2003 turned out to be a good year for European beverage canmakers and, despite the impact of the new German deposit system on one-way packaging, signs for this year are encouraging.
Latest figures show that, discounting the skew of the German market, 2003 saw beverage can shipments increase by more than 5% to reach 38.1bn cans. Beer shipments played a big part in this rise, increasing by 9% – particularly across Eastern Europe where cans are becoming increasingly popular and also in the traditionally strong British and French markets.
Leading canmakers were also able to seize the moment and take advantage of a particularly warm European summer. Caroline Archer-Reed, marketing director, Crown Bevcan Europe and Middle East, commented: “The unusually hot summer across the continent contributed to the soft drinks sector increasing by 3% to nearly 19bn cans.
“This enabled us to work alongside customers to use the can as an innovative marketing tool, creating several one-off promotional campaigns for a number of Spanish, French and Italian fillers.”
Looking to the coming year, Archer Reed said: “While the effects of the situation in Germany will continue to be felt in 2004, there are still many reasons for canmakers to be optimistic about the future.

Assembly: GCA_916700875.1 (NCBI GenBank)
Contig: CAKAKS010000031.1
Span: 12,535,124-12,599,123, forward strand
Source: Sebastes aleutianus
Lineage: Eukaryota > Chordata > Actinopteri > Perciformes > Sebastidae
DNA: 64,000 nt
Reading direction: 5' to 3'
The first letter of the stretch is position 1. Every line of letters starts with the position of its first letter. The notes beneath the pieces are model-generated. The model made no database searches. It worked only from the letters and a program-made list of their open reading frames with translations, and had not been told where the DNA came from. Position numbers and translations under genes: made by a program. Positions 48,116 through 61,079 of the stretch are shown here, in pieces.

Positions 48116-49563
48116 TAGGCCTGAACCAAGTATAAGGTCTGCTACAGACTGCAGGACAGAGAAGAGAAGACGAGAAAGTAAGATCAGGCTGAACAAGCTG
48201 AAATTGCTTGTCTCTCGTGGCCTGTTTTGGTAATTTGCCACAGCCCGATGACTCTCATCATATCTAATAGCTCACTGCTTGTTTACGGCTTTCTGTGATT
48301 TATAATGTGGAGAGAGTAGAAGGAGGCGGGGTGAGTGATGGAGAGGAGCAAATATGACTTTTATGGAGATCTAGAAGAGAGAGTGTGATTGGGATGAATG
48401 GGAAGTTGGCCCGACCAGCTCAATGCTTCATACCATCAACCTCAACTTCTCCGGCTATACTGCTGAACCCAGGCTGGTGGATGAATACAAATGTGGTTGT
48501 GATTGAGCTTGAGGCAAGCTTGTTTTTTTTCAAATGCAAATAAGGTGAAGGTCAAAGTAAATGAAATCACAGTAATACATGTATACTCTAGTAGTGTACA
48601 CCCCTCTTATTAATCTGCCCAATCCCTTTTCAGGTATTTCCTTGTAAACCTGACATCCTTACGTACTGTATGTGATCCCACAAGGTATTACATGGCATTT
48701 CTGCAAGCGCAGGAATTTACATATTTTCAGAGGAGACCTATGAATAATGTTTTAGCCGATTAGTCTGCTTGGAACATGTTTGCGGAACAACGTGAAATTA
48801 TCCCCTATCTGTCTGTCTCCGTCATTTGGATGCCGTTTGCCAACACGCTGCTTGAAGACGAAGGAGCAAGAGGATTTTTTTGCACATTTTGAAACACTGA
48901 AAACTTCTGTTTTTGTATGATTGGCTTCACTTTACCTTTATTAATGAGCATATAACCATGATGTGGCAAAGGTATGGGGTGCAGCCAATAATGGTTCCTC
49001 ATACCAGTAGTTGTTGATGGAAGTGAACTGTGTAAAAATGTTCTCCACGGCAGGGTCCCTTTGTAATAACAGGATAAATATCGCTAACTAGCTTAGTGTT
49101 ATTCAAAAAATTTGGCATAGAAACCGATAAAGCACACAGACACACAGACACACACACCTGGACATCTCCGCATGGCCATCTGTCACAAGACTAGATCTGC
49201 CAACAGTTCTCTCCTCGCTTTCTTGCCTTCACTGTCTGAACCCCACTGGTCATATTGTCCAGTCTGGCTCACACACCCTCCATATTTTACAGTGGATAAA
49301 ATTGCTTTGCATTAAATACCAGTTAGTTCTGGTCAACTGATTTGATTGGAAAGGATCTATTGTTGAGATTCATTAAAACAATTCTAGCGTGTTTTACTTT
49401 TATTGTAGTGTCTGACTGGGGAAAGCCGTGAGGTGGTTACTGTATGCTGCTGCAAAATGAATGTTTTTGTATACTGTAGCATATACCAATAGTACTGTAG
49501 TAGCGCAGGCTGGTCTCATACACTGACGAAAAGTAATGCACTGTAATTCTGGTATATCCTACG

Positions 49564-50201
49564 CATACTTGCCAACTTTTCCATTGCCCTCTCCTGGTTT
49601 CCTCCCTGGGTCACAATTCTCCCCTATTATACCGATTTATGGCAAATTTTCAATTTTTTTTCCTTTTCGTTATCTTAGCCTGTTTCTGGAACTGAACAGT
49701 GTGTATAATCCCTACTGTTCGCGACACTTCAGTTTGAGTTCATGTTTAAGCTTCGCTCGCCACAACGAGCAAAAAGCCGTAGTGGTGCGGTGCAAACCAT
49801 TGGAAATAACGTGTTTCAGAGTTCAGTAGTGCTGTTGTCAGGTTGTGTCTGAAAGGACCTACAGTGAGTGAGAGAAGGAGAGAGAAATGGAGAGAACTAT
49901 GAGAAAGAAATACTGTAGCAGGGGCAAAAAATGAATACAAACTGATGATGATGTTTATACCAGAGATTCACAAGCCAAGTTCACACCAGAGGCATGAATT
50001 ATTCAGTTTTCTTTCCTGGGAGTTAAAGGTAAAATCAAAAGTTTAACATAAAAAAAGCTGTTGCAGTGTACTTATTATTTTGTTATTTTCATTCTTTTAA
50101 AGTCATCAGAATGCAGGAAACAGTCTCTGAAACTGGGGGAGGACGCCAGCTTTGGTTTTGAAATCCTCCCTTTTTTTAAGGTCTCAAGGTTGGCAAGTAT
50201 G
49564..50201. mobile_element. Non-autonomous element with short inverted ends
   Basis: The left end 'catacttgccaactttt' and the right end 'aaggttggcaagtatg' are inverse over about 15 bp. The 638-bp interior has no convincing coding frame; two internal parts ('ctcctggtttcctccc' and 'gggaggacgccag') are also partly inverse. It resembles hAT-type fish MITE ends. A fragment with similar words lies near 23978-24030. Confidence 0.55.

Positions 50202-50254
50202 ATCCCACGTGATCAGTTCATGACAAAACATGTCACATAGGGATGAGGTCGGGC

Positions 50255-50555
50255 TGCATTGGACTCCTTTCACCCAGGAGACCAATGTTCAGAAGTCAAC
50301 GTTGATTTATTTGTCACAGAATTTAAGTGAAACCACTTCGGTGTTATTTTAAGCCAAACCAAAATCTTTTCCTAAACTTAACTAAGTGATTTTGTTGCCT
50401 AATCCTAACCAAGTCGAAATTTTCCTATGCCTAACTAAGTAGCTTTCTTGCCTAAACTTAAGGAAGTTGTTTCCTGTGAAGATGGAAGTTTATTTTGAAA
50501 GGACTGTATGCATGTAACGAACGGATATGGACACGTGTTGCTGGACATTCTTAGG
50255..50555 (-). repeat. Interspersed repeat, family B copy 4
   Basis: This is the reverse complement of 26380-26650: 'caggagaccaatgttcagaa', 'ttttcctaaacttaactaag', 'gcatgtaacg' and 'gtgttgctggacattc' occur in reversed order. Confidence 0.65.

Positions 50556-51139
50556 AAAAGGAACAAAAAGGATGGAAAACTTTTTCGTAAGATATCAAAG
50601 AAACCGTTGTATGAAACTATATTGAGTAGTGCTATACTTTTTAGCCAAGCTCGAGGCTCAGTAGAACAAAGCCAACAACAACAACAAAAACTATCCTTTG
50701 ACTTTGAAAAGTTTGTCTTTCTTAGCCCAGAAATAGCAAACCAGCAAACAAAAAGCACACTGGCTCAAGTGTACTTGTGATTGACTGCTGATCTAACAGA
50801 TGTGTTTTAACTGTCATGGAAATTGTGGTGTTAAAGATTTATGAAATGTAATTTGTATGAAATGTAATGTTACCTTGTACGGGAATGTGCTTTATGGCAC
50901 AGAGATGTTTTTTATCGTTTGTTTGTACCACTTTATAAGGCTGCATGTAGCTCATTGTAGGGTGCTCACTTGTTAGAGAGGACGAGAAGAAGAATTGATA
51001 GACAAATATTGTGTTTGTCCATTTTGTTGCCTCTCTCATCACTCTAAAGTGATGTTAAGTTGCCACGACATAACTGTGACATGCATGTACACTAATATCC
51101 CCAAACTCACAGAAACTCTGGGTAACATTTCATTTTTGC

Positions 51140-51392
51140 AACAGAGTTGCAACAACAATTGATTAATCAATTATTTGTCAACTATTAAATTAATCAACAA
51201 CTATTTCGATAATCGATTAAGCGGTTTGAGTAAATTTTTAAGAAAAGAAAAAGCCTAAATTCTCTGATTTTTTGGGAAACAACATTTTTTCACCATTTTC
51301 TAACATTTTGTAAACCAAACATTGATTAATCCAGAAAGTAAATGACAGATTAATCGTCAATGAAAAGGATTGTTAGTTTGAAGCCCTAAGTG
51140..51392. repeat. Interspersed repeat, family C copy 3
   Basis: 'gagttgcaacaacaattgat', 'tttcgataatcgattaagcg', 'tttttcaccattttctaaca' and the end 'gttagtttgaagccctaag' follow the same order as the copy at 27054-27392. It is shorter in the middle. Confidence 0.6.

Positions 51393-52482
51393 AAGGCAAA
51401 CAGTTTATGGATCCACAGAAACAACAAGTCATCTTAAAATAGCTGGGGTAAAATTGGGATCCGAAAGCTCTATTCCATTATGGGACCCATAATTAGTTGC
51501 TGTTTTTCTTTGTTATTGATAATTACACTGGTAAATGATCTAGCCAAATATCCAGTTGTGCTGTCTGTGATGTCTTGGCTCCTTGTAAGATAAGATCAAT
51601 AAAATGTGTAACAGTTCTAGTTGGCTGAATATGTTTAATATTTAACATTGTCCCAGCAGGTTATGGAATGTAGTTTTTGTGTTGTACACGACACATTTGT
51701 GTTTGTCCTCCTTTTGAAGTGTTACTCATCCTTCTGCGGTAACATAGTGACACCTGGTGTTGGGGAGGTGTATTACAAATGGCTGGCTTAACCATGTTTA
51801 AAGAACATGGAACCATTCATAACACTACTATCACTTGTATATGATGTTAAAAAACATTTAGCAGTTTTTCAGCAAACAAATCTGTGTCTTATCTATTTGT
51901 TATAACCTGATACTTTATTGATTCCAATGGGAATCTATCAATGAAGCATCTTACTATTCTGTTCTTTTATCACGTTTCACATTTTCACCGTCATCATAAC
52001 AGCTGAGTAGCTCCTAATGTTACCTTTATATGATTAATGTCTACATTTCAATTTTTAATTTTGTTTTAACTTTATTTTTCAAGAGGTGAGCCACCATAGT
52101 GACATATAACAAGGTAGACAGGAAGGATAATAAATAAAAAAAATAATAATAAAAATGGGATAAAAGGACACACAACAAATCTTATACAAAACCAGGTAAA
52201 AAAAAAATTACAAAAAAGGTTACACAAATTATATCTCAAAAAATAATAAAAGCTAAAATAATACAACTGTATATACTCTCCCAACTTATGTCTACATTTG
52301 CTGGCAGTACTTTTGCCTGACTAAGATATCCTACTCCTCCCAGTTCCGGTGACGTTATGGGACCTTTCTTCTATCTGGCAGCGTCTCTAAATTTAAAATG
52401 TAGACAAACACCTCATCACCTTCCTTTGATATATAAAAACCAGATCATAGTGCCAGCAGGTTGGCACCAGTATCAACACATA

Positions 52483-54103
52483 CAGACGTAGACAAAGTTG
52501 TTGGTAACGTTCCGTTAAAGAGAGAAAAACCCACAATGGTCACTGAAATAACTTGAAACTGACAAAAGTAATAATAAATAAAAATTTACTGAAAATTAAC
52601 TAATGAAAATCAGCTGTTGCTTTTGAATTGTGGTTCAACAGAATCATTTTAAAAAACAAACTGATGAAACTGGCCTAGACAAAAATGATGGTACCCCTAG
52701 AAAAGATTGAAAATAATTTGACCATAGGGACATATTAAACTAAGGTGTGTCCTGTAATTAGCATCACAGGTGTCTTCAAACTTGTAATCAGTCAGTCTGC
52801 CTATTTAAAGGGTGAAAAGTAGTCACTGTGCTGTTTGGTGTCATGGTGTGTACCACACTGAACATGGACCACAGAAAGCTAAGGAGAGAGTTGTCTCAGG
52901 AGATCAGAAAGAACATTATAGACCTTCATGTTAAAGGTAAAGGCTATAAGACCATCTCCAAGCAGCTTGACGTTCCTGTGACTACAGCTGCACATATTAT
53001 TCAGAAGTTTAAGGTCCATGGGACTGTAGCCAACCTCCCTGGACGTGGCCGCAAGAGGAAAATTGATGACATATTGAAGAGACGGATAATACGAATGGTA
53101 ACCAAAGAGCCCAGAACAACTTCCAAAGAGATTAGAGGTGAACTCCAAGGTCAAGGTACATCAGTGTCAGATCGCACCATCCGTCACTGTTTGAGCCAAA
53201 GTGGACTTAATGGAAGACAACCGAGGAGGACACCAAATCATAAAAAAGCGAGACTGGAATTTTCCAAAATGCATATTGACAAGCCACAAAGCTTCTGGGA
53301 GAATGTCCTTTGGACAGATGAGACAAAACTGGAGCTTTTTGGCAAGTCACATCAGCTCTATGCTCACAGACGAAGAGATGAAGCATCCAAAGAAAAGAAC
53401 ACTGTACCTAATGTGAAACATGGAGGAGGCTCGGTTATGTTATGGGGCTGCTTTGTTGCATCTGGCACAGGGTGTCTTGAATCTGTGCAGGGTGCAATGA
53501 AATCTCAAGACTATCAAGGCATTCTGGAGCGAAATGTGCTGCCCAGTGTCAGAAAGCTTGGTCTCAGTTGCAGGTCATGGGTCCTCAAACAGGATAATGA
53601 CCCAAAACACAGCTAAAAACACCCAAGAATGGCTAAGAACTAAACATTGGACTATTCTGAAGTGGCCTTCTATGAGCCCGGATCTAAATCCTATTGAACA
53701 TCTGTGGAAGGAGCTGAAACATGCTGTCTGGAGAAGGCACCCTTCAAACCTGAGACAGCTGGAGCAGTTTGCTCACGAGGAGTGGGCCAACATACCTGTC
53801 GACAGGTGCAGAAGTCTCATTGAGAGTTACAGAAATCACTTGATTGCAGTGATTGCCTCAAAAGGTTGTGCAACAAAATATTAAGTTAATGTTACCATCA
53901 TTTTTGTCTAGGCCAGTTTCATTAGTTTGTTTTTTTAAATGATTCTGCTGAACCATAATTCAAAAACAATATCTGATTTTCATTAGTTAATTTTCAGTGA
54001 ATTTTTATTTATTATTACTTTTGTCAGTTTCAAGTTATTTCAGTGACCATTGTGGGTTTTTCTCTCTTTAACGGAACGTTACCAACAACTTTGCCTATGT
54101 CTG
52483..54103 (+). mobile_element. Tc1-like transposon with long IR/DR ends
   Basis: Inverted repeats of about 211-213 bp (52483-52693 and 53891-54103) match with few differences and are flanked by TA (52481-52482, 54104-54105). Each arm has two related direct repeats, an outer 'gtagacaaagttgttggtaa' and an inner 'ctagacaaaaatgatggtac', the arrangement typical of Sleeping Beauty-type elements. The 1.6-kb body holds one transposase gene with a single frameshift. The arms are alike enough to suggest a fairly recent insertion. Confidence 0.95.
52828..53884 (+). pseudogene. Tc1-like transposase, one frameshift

“Here at Crown, the year has started particularly positively with the impending construction of a new beverage plant in Tunisia, North Africa. This further reinforces our canmaking presence in the southern Mediterranean and in conjunction with our Seville plant makes us one of the leading operators in the region.”
As was the case in 2003, innovation will also play a key role in the continued success of the can over the coming months. Last year Crown helped Heineken successfully introduce a new keg shaped can to a number of European markets and also produced a number of innovative packaging solutions involving laser-etched tabs and full aperture ends to support promotions for customers.
With rival packaging formats constantly evolving, a similar level of activity is expected in 2004.
Archer-Reed concludes: “2004 will undoubtedly provide its own unique challenges but, by remaining at the forefront of functionality, quality and innovation, we can ensure that the beverage can retains and indeed increases its popularity with consumers the length and breadth of Europe.”